So i've adapted/improved the source code that someone post on the InMoov website that lets you control a robothand with leapmotion, its working pretty decently but i have an issue where memory keeps increasing, as if there was a memory leak, here is the source code : 


Is it a python memory leak or Java ? 

Thanks in advance.


8 years 8 months ago

Hi Herzeh,

Rarely does Java have a memory leak.  Memory leak is memory which can not be recovered, and Java was one of the first popular languages which had its own garbage collection.   "Garbage" in this context means "memory which will no longer be used".

Typically in Java its - "Memory mismanagement" - where a billion objects are created, but references to them are never released - and you don't care about them anymore.

You asked if the memory leak would be in Python or Java.  In MRL we are using Jython which is Python completely implemented in Java ..  so really its still Java.

There is a possiblity of a true memory leak in the JNI layer and/or LeapMotion SDK dlls.  Since its written in C it is vulnerable to memory not being manually deallocated.

I listed the general possibilities, now lets look at some of the specifics.

Its a huge Python script - so that makes it a little challenging.  The first thing I would look for is containers (Arrays, Map, Dictionaries) .. which are being added to, but nothing removed.  It looks clear of that problem.  

The next thing I would probably consider is the speed and quanity of new objects being created.  Java garbage collection is a wonderful thing, but its rate at getting back memory sometimes needs to be tuned.  The frame says 40 times a second, which is not "super quick", but that's not the whole story.  If your given 40 marbles a second you won't run out of room, but if someone gives you 40 bookcases a second - you would be squashed.. quickly.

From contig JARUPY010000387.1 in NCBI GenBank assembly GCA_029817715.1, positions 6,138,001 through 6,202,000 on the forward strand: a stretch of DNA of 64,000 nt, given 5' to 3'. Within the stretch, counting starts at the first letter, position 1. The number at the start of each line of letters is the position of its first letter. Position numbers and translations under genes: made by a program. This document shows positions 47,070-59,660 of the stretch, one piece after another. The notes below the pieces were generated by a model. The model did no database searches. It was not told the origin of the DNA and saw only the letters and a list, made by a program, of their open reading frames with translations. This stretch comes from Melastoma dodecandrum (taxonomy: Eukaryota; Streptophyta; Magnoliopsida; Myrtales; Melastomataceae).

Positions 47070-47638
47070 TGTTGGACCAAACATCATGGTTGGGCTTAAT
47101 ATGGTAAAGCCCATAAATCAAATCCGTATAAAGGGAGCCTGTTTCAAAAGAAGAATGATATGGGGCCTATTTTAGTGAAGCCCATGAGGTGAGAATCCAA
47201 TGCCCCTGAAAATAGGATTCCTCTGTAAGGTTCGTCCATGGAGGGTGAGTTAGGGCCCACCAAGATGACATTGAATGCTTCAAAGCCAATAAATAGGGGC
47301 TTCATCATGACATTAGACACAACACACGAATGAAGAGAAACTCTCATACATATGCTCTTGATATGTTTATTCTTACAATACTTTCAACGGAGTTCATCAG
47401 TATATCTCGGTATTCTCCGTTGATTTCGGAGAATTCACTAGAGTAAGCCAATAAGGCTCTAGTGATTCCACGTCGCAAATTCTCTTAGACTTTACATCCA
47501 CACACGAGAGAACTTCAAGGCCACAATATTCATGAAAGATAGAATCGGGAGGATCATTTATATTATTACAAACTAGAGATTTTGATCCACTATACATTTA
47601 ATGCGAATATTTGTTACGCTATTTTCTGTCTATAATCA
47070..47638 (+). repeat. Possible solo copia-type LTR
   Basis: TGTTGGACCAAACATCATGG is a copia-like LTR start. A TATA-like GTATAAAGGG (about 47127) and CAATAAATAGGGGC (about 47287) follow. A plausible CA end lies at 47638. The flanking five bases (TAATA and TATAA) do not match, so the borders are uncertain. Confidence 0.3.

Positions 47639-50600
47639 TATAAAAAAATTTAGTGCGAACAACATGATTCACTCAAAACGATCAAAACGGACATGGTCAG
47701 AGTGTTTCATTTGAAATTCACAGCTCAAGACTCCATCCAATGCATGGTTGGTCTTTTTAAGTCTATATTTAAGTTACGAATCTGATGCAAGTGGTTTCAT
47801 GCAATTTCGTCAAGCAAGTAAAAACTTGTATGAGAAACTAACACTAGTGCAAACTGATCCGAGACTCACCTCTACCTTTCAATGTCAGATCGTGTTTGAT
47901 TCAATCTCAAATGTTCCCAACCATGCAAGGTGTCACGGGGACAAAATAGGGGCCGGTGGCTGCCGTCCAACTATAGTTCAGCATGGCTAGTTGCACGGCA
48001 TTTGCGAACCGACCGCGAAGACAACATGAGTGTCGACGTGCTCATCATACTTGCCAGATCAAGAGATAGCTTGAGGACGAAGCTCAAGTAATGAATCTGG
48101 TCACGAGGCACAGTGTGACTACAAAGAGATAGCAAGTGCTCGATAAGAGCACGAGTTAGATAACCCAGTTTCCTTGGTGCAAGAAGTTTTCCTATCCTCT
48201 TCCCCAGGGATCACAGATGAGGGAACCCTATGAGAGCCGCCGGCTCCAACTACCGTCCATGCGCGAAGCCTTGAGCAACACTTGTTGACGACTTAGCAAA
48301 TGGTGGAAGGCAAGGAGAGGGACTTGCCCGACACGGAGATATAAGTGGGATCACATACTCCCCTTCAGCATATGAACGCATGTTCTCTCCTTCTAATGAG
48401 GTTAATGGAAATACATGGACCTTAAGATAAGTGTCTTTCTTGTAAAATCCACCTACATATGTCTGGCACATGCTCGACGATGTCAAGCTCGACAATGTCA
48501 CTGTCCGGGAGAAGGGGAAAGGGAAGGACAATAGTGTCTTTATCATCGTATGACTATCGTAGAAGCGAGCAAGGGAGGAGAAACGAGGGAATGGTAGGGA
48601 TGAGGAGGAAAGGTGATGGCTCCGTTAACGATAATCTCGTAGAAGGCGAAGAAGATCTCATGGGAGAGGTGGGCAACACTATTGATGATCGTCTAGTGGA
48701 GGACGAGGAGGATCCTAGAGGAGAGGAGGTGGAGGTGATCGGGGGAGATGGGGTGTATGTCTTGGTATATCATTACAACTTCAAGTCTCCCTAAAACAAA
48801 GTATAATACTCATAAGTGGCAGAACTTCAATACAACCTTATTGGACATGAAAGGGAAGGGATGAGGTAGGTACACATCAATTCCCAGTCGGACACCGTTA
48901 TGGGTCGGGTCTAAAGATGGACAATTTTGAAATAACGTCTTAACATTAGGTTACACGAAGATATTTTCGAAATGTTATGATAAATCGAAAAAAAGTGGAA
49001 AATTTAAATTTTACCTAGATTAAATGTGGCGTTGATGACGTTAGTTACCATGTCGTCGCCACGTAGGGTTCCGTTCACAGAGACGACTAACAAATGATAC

The first thing I would do is let it run for a while... This will provide a little insite into the nature of the problem.  Does it crash with an error which says "Java Heap out of memory" .. or does it continue on for a very long time with a lot of memory but not crashing?

The next thing I would is try to reduce the complexity of the problem.  Just try it without any of the Python code except maybe printing some part of the frame.  Does that behave the same way?


Upon a quick review of the code, as GroG mentioned, the python code does not seem to have anything that jumped out at me as growing memory out of control.

The problem might be in the JNI layer (if so, it's not heap related.. and we'll have to see if maybe there's a new version of the leap motion apis. that might help.)  

If the problem is in java land,  there's 2 possibilities.

1. it actually takes this much memory.

2. there is a leak.

3. there is no leak, it just looks like one.

If the case is #1  , try launching java / myrobotlab with a larger heap size..   from the command prompt you should be able to run something like the following

java -Xmx2g -jar myrobotlab.jar  

This will launch java with a 2GB heap size.  (not sure what the default is.. but you can try increasing that number...

If it's case #2 .. well. we'll have to review the java code to see if there's any lists/sets/maps that are growing out of control...

If it's number #3 ... well.. the question is do you ultimately end up with an OutOfMemory exception in the log files?  Java will allocate system memory until it reaches the max heap size (as specified by the -Xmx value.)   Java will never release this memory back to the operating system.  If you don't see the OutOfMemory exception, perhaps you're just observing this behavior of Java..  




Doesnt exceed is good ... it sounds like many intermediate objects are being created very fast and the garbage collector finds it difficult with its current settings to keep up.

Without similar hardware its difficult for us to diagnose